Tim Tan Huynh

Dallas Buyers Club

  • 25 Jun 2015
  • Some aspects are contrived and predictable, but overall this 2014 nominee for Best Picture lives up to the hype because of its unusual plot and charismatic leads.
Dallas Buyers Club

I watched Dallas Buyers Club last week. It was on my watch list for a long time, but I was reluctant to rent it because I thought that I might get bored while watching it. Instead, I enjoyed the movie.


Matthew McConaughey plays Ron Woodruff, the man whose life is the inspiration for this story. At the beginning of the movie, Ron is a hooker-loving, rodeo-hustling, gay-dissing, drug-addled man. A workplace accident sends him to a nearby hospital where he gets his HIV diagnosis. Ron seems to go through all five stages theorized by the famous Kubler-Ross model of grief; his denial, anger, bargaining, depression, and acceptance are all on display.

Ron learns that the hospital has been chosen for a clinical trial of an experimental drug, AZT. He fails to convince Jennifer Garner’s Dr Eve character to guarantee access to the drug, so he bribes an orderly. Ron later returns as a patient following a coke/dope relapse. He meets Jared Leto’s transgender Rayon character, who reveals that he is undergoing the trial and is sharing his dosage with a friend to ensure that they both get AZT, not just a placebo.

Ron’s supply ends when the hospital staff begin to lock their inventory. Rayon declines to hook up Ron, so Ron meets a Mexico-based, American doctor whom the orderly has suggested. The doctor reveals that AZT is deadly in its current form and prescribes a cocktail of drugs, including peptide T, that are scientifically validated, though not officially approved. Ron gets the idea to sell the drugs and manages to bring a stash into the US.

With his new regimen, Ron’s health improves. He has difficulty finding buyers though, until he meets Rayon again. In the most visually impressive scene of the movie, Ron reluctantly agrees to partner with Rayon. The movie evolves into an buddy story as they set up in a motel. Ron eventually gets inspiration from a business operation in New York that sells memberships and gives the drugs to members for free. Thus, the Dallas Buyers Club is born.

The club grows until The Man, ie the FDA, tries to shut them down. The rest of the movie is Ron and Rayon dealing with drug relapses, supply restrictions, cash shortages, and governmental intervention. Ron becomes friends with Dr Eve, who challenges the efficacy of AZT until she is fired. Rayon sells his life-insurance policy and gives the proceeds to Ron; Rayon later dies of complications in the hospital.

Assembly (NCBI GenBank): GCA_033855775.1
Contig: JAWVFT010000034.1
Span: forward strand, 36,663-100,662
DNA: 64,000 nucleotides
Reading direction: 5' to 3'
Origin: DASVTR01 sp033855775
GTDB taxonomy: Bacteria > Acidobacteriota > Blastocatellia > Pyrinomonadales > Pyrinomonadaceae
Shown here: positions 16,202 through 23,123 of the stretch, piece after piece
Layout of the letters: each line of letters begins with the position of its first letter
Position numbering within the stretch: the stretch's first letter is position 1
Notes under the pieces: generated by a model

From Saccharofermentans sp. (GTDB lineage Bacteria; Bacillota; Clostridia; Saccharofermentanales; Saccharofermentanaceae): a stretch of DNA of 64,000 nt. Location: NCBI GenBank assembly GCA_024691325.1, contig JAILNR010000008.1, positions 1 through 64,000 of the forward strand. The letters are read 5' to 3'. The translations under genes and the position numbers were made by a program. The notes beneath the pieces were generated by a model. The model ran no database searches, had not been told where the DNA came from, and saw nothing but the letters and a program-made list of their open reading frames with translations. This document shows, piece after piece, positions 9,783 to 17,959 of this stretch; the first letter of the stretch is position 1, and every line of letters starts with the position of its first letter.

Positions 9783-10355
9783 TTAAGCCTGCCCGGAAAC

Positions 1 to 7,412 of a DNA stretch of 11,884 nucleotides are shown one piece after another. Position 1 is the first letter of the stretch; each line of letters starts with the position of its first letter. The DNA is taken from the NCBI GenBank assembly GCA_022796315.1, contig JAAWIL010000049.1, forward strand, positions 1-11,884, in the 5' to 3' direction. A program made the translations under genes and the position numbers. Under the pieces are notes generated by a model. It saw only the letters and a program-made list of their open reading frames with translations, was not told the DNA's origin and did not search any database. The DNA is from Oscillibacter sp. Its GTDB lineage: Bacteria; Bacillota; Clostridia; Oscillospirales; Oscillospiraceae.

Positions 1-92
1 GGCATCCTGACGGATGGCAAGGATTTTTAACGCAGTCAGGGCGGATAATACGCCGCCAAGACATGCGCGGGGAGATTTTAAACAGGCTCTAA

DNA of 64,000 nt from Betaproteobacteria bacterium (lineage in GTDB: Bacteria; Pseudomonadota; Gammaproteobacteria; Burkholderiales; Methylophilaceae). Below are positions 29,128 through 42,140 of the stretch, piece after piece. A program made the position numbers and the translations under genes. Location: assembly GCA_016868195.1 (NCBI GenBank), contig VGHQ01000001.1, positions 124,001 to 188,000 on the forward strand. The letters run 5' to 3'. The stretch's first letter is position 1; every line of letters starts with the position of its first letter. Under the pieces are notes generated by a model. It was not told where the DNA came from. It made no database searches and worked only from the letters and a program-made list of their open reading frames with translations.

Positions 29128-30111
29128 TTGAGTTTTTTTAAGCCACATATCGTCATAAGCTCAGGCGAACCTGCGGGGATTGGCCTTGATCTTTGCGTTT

Ron takes the FDA to court in California, of all places; he wants the FDA to approve the peptide T protein that the Dallas Buyers Club members have been using and that the NIH has basically endorsed. The judge is sympathetic, but he dismisses the case. Ron returns to Texas where he is met with applause from his peers. The movie ends with Ron riding a bull at a rodeo more than seven years after his initial prognosis of having 30 days to live.

The epilogue describes his fate and the outcome of the AZT trial.


Matthew McConaughey is captivating to watch, gaunt appearance and all. The movie would’ve been excellent with a different actor in this role, but he deserves credit. His on-screen sidekick does well, too; I remember Jared Leto’s performance being hyped up by Tony Kornheiser during the 2014 Oscar season, but Leto is surprisingly understated in his role as the foil. Jennifer Garner is less impressive as Dr Eve, mainly because her character arc is trite.

The only thing that I would change, exposition-wise, is the interlude screens that show the current date in the story and the number of days that have elapsed since Ron’s diagnosis. I would only show the elapsed days and use in-world references to the current date, like Ron staring at his calendar in one of the earlier scenes.

  • Funniest Scene: Ron reacting to the government official noting that Ron’s list of so-called patients happen to be Dallas Cowboys (circa 1987-88).
  • Saddest Scene: Ron gathering his hidden cash and personal effects from his barred trailer home and driving away.
  • Best Scene: Ron reacting to the unexpected windfall that Rayon gives to him.

I would’ve liked to have met the real Ron Woodruff. I know that Rayon is a fictional character, but I’ve been listening to the TRex songs “Life is Strange” and “Main Man” non-stop for the past week.